As the UN climate change conference (COP21) wraps up in Paris, India finds itself in the disconcerting position of having the world’s worst air quality. According to the World Health Organization, the air in New Delhi is now the most polluted in the world, and in recent weeks, the metropolis has seen the highest levels of small particulate air pollution ever recorded. India has 12 of the 20 most polluted cities on earth.
The culprit? Coal.
Half of India’s emissions and 65 percent of India’s energy come from burning coal, and the country plans to triple its production of the dirty-burning fossil fuel in the next 15 years. A new coal mine opens every month in India.
The problem is, the country lacks significant reserves of cleaner fossil fuels like natural gas, and with the world’s second most populous nation struggling to pull hundreds of millions of its citizens out of poverty, India needs energy now. CNN reports that 300 million Indians (roughly the equivalent of the entire U.S. population) lack electricity, making it difficult for people to cook or keep warm, for children to study, and for businesses to develop and deliver technologies that will advance Indians’ quality of life.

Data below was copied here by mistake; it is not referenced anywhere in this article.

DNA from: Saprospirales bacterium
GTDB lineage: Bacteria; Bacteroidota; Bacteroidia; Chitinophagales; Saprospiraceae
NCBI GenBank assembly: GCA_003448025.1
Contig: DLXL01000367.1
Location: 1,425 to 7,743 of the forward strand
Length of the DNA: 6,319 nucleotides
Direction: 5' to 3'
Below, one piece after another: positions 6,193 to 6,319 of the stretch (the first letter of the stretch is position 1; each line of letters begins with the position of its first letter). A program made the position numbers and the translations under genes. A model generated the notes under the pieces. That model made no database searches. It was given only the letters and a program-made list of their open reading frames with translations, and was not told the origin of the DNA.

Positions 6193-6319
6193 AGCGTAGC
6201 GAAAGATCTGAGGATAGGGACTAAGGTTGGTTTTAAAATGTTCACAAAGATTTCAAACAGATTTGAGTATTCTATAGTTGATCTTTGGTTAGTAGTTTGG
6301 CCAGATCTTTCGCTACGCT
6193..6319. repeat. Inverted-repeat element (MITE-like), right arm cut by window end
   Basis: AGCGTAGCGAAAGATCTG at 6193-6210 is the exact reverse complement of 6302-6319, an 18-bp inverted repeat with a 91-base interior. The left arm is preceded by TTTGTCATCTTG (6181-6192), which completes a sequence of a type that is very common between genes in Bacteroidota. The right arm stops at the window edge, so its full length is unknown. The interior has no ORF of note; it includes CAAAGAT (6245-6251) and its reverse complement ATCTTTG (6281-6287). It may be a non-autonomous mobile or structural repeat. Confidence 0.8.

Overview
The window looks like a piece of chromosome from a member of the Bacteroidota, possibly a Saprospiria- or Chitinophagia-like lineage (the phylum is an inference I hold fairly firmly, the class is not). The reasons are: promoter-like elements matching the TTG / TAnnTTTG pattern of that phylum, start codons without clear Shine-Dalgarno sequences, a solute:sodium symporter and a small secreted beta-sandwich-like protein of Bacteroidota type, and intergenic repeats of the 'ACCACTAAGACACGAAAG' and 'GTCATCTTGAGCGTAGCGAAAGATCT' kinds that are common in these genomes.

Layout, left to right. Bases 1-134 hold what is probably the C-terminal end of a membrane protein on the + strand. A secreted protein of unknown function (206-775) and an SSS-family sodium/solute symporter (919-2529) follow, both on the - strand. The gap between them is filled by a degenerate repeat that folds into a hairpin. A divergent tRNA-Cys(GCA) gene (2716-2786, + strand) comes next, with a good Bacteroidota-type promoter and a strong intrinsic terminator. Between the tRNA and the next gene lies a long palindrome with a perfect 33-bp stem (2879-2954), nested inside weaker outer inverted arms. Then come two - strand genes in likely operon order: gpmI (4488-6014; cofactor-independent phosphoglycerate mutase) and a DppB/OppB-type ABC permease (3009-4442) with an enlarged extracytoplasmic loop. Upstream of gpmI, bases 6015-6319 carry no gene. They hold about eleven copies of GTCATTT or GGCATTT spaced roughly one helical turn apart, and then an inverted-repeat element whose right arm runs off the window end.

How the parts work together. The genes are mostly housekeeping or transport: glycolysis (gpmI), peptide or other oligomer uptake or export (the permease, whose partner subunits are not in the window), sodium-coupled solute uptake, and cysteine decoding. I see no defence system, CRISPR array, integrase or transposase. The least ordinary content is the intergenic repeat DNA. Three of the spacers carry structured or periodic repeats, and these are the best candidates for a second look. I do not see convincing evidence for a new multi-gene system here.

At the climate talks in Paris, Indian Prime Minister Narendra Modi made the case that developing nations such as his should be exempt from restricting their emissions during this period of growth and development, as their citizens face privations and lack basic life necessities developed nations take for granted. A nation that’s racing to achieve economic growth often does not see the health of the environment as its top priority. But
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